By Harold J. Daggett
NORTH BERGEN, NJ – (Jan. 5, 2017) Your officers of the International Longshoremen’s Association, AFL-CIO are preparing for our upcoming informal talks with management leaders beginning February 13th, and we set our sights on 2017 and beyond. Our current six-year Master Contract will run until September 30, 2018 – giving us 20 months to negotiate a new Master Contract at Atlantic and Gulf Coast ports or extend the current agreement.
These informal talks with representatives of United States Maritime Alliance (USMX) are not formal Wage Scale meetings. These informal talks will give the two sides an opportunity to address issues relating to our collective bargaining agreement. Sometime in the future, ILA Locals will receive notice of when formal Wage Scale meetings will begin. At that time, ILA Locals will be instructed to hold elections for ILA Wage Scale delegates and to submit lists of demands.
When the ILA meets for these informal talks in early February, it is my intention to relay two important issues to our employers. One is that the ILA intends to put greater emphasis on local contract bargaining. The last time around, several ILA local ports had failed to reach agreement on their local contracts before the Master Contract was ratified in April 2013. Major ports like Baltimore, Hampton Roads and Charleston were without local agreements for months and even years after the Master Contract took effect. The ILA will make certain that ILA members at all ports are satisfied with their local agreements before we ask them to ratify the entire contract package.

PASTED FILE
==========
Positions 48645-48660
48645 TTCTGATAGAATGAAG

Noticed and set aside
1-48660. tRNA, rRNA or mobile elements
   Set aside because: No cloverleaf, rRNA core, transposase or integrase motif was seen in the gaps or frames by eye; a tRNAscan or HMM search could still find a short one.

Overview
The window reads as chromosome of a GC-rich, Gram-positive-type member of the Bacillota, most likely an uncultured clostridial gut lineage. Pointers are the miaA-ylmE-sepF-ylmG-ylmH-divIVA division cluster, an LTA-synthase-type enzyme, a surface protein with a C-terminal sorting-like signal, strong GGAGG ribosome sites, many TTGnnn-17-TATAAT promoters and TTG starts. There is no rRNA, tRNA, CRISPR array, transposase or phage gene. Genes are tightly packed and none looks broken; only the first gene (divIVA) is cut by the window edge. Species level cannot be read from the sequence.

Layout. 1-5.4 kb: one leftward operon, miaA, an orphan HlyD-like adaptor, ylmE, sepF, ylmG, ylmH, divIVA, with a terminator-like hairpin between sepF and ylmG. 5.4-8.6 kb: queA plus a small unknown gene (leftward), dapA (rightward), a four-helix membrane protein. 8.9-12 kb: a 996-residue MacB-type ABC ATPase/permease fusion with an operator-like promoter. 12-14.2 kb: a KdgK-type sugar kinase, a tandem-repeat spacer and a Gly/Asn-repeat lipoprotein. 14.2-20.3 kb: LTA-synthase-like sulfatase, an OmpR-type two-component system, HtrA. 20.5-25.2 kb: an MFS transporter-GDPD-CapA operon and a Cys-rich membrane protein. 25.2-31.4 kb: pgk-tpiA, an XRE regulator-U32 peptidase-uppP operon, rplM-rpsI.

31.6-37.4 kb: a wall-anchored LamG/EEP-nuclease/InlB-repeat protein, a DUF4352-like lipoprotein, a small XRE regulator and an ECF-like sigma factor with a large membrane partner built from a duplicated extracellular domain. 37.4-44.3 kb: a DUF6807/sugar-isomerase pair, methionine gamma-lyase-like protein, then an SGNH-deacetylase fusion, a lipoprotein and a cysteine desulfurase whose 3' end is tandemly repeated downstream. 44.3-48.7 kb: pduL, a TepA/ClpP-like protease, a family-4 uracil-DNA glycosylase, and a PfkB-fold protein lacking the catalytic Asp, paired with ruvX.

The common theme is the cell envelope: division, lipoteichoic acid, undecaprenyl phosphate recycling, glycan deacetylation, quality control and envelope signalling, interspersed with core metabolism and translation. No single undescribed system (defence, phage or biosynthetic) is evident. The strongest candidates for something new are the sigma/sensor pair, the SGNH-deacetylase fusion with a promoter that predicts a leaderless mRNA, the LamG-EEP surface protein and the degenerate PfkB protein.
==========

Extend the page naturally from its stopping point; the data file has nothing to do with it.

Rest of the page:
Secondly, I predict the issue of automation will dominate our Master Contract talks. Just recently, the New York Times featured an article “The Long-Term Jobs Killer Is Not China. It’s Automation.” The article revealed some shocking statistics from an industry whose many workers are members of our fellow AFL-CIO affiliated union, the United Steel Workers. Between 1962 and 2005, the article said, the steel industry lost 400,000 jobs, totaling 75 percent of its workforce. Most startling for the displaced workers: shipments of steel did not decline over that period. Profits were maintained while jobs were cut. The nearly half a million jobs lost in the steel industry was attributed to automation – new technology called the minimill.
The ILA will not allow automation to rip apart our livelihoods and destroy our jobs and families. Right from the outset, the ILA intends to let management know that we are totally opposed to FULLY-AUTOMATED TERMINALS.
I have announced this position this past summer at the 7th Annual International Dockers’ Council Convention in Miami and at recent meetings of my ILA Local 1804-1 where we welcomed a number of officers from the International Longshore and Warehouse Union. Their president Bob McEllrath and I both know that Fully Automated Terminals spell the end of longshoring jobs, no questions asked.
The ILA has no problem with semi-automated terminals – we know that we cannot stop progress and many forms of new technology help our workers do their jobs more efficiently, more safely, but without the threat of job elimination. We will continue to press for training and retraining for our ILA members.
The ILA enters these informal talks more united and stronger than ever. We look to work with our management partners keeping our industry strong and vibrant, but will not submit to agreeing on anything that eliminates jobs.